Tuesday, December 21, 2010

My Amidah Ia

The first paragraph of the Amidah, or Shmoneh Esreh, is the most important. Chazal tell us that if we don't have proper kavvanah, intent, while saying this paragraph, the rest of the Amidah is ruined for us. At its least, kavvanah means intending the words and knowing their meanings. So I thought I'd share with you what I've been thinking about while reciting the first paragraph of the Shmoneh Esreh lately. Note, your mileage may vary. And I expect that as I continue to grow and learn more about it, my understanding will change, as will yours. Still, this is where I am at this moment in time (age 47, 2010).

Blessed, or (R' Schwab) we join together with:

You - which establishes our relationship to God as an I-Thou, relating to the Other as a person, implying a certain intimacy, relatability, etc. But:

O God, the Tetragrammaton, the unreachable transcendent God. How does that relate to Atah? There is a dialectic tension set up here, only partially synthesized by:

Our God, the aspect of God through which we relate, perhaps the immanent God, as the Kabbalists would say, the Ohr Pnimi, the Internal Light, the Divinity that permeates reality. The two, the Transcendent and Immanent God, are of course One, and our relation to Him is through this dialectic tension.

V'elohei Avoteinu
And God of our Fathers. We don't only relate to Him directly, but because of, and in part mediated by, the experiences of our ancestors, particularly the Three Fathers (and fore mothers? not specified, except in certain heterodox rituals, but surely implied).

Elohei Avraham
Elohei Yitzchak
V'elohei Yaakov
God of Abraham, God of Isaac, and God of Jacob. Why repeat Elohei for each? The commentators suggest it's that each acknowledged God as individuals, not just as an inheritance from their father. I would go further, noting that each Father had a different experience of God, yet they all related to the One God.

Avraham discovered God, through an "intellective" process, and inspired by that, spread God's word and goodness to all around him, eventually converting 318 of his soldiers/retainers.

Yitzchak experienced God through being the sacrificial victim, saved at the last minute by that God - so he experienced the fear of God innately, both physical fear of death in a Godly act, and the spiritual "yirah me'ahavah", the fear of God knowing that on Him hangs one's life, and one then loves God who sustains and saves his life (viz. R. Levi Yitzchak of Berdichev on Vayosha').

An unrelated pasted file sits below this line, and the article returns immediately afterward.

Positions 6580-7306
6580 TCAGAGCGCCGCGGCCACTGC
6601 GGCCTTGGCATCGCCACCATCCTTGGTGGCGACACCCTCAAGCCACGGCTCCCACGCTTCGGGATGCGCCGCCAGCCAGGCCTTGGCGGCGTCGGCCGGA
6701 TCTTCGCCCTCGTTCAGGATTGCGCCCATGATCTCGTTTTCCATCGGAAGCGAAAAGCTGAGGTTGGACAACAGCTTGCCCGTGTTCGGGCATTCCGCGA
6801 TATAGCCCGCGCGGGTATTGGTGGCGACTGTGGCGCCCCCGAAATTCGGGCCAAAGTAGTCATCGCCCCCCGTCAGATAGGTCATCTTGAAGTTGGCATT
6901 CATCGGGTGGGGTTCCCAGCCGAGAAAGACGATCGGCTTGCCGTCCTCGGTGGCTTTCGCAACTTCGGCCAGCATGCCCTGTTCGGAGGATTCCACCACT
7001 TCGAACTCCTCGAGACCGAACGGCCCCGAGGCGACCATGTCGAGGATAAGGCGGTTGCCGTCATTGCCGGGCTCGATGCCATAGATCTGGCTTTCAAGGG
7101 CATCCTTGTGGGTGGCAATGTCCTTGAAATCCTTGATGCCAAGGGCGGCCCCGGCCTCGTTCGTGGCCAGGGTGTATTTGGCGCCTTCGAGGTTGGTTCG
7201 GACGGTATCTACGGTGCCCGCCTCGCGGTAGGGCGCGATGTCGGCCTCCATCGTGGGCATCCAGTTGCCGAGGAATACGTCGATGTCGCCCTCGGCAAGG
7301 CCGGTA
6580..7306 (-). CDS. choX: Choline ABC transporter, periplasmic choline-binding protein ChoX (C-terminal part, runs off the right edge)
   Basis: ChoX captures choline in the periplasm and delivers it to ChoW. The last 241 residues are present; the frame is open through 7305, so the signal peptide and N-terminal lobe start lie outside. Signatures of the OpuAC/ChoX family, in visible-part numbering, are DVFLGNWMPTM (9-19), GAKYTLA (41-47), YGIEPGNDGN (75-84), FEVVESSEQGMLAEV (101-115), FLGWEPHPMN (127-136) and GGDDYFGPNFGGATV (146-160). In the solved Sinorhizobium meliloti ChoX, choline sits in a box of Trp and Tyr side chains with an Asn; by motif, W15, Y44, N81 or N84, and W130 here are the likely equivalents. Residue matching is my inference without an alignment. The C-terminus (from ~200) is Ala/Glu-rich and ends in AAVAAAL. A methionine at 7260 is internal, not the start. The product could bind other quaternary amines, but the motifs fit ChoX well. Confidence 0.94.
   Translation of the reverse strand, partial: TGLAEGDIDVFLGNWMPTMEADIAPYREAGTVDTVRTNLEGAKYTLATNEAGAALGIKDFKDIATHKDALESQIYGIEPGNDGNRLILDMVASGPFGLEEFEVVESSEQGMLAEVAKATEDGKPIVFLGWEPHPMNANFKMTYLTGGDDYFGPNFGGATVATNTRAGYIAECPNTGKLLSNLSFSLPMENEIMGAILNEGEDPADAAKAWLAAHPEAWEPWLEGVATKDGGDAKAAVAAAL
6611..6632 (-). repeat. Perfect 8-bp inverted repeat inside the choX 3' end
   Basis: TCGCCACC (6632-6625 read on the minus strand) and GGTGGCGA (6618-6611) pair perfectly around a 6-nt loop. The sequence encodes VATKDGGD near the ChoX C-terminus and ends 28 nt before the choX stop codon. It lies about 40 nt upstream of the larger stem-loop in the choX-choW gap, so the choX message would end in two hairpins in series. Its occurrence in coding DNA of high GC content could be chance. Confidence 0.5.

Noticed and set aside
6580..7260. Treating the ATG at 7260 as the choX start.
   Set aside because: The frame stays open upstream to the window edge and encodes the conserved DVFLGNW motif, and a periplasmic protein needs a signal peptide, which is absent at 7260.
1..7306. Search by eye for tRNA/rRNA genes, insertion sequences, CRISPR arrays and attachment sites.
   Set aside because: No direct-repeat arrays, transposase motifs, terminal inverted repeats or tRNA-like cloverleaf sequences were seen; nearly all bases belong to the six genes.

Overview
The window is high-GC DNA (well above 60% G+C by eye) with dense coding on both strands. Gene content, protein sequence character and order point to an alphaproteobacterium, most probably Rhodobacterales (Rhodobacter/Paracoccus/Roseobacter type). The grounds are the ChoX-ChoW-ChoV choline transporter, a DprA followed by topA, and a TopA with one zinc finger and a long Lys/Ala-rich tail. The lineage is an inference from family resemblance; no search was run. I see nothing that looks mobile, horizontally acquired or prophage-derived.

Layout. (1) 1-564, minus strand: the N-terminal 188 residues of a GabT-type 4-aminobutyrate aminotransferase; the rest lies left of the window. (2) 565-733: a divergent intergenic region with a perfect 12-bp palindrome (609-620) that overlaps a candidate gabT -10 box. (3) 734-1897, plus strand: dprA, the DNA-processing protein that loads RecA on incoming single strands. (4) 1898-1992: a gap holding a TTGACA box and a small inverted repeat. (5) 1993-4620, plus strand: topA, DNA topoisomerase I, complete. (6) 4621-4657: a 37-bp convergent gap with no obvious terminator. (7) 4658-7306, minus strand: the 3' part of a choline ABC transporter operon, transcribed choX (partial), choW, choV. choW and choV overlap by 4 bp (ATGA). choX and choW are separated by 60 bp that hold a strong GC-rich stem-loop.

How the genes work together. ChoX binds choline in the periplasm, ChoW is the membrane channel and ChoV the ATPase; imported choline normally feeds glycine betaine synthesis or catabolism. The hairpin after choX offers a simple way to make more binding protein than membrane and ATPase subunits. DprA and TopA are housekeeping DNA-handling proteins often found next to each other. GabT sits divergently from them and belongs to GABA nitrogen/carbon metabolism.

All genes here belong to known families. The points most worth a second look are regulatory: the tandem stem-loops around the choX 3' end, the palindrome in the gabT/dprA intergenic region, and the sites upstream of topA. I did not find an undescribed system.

Yaakov was the wanderer. Perhaps his essence was to be a "simple man, a dweller in tents", but he was forced by circumstance to wander, spending 22 years with Lavan, and decades more in Egypt at the end of his life, praying to God at each cusp of his life to help him deal with all difficulties. Yaakov's God is perhaps closest to most of us, as we are in exile, and need the aid of the Deus Absconditus, not knowing if we deserve it or even can get it at all.

(continued later)

The Failure of the Contemporary Yeshivot

The contemporary yeshiva structure, with its thousands of young men sitting and learning for years, is a tremendous thing. It has massively increased the number of men learning seriously, and the amount of Torah studied overall. Since Torah is the heart and soul of Judaism, this is all to the good. But what was the goal of such mass learning, unprecedented in Jewish history?

It should be clear by now that R' Dessler's advice, which is the foundation of the modern movement for everyone to sit & learn all day, was empirically wrong. He advised, to replace the gedolim lost in the War, that we throw a thousand into the mill of the yeshiva, in hopes of producing one godol, and if we lose a few along the way, the price is worth it.